College Student Loans

Written by Seth Cotterell
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Cost can often be an overwhelming obstacle to college attendance. With tuition rates ever increasing, it can seem like an impossible hurdle. For people who are serious about attending college, however, there are many sources of financial aid that will make their college dreams into realities.

Scholarships and grants are attractive sources of financial aid. They are free money; neither have to be repaid after graduation. The difficulty with these is that they can be difficult to get. Scholarships are often based on achievement, and the competition is unbelievably fierce. Only the cream of the crop, top students will earn that free ride. Grants are problematic too because they are federally awarded and are based on financial need. The amount of money you or your parents make is not necessarily an accurate reflection of your financial position, and most people who do not qualify for grants still can not afford the cost of tuition.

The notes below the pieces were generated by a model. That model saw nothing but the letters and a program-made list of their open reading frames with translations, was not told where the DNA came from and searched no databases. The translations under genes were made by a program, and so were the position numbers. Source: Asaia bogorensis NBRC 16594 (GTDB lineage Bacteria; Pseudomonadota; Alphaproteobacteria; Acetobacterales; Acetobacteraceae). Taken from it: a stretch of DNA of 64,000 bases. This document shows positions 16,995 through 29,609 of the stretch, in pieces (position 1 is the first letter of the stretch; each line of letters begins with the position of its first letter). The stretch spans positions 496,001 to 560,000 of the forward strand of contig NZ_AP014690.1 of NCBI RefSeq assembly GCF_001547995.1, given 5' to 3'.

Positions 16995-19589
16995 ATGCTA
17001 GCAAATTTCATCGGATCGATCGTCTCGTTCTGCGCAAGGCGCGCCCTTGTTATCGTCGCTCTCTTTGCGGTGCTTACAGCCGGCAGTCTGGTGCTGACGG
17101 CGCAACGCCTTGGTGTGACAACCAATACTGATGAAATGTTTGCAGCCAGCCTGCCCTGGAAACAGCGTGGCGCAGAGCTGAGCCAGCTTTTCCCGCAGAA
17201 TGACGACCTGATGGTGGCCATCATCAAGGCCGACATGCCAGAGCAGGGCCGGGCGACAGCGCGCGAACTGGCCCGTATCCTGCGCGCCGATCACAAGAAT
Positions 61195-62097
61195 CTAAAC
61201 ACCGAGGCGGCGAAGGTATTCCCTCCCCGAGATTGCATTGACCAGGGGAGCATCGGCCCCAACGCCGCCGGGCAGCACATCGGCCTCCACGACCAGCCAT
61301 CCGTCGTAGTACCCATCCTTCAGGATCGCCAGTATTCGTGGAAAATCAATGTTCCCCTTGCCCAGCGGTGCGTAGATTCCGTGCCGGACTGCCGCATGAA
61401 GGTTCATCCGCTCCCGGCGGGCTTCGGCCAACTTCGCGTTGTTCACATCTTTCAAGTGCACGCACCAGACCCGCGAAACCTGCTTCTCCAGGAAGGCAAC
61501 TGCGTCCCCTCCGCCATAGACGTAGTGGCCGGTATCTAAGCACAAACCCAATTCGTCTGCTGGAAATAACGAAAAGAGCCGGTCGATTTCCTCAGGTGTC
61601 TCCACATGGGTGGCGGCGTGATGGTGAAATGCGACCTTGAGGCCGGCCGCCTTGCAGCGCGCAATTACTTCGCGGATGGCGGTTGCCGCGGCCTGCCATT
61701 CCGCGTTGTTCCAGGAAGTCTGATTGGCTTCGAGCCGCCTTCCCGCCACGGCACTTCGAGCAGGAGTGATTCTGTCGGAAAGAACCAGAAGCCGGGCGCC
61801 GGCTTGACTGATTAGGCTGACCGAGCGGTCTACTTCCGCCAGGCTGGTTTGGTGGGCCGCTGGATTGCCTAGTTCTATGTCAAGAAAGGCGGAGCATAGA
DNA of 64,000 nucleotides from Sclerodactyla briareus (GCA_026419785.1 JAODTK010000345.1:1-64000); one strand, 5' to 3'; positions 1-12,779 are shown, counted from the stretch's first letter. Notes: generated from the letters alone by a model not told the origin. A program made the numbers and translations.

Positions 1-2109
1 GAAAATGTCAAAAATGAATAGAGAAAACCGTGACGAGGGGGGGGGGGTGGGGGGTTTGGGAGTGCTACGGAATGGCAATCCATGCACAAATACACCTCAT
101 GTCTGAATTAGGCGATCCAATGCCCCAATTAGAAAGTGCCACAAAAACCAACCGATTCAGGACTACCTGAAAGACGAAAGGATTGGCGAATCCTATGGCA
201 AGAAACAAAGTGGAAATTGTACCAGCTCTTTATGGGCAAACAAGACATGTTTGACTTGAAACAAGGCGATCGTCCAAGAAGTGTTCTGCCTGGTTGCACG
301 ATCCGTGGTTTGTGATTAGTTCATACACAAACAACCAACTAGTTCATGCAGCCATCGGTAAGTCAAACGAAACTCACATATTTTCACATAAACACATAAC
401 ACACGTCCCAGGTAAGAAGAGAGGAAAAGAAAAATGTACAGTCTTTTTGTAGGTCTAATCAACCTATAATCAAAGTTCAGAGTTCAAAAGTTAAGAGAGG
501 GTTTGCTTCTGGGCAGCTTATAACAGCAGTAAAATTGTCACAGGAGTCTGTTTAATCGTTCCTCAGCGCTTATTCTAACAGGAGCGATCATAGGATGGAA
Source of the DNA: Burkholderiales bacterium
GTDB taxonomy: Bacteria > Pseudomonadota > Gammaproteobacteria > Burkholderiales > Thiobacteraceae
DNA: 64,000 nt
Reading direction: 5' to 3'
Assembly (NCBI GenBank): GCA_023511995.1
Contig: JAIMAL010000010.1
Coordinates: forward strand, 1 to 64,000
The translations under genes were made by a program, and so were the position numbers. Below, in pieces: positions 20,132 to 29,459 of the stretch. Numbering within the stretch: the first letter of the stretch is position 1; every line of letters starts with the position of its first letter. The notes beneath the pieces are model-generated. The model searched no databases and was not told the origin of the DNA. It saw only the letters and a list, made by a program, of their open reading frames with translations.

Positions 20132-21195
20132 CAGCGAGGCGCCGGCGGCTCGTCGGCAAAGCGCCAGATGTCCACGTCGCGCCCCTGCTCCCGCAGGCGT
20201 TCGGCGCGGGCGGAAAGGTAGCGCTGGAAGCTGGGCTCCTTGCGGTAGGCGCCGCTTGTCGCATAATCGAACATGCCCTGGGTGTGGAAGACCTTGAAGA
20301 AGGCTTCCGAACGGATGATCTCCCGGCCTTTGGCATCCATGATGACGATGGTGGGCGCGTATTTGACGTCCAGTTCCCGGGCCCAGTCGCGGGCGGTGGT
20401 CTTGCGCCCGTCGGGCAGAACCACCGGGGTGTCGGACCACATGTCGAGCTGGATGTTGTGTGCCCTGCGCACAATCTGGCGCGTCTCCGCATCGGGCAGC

Financing College with Student Loans

For a vast majority of degree seekers, student loans are a necessity. Student loans are another source of college financial aid and they are what allow most students to attend a university. Student loans are widely available through the federal government, individual universities, and private organizations like banks and credit unions. Practically anyone can qualify for a student loan of some sort.

The drawback of student loans is that they are a loan just like any other. Once a student graduates, the loan must be repaid. Subsidized loans do not accrue interest while the student is enrolled in courses, but unsubsidized loans do. Following graduation, the original loan amount, called the principal, will have to be repaid plus whatever interest has accrued. Defaulting on a student loan will damage your personal credit, so you will have to be very careful and financially responsible to make sure your student loan payments are made on time every month.

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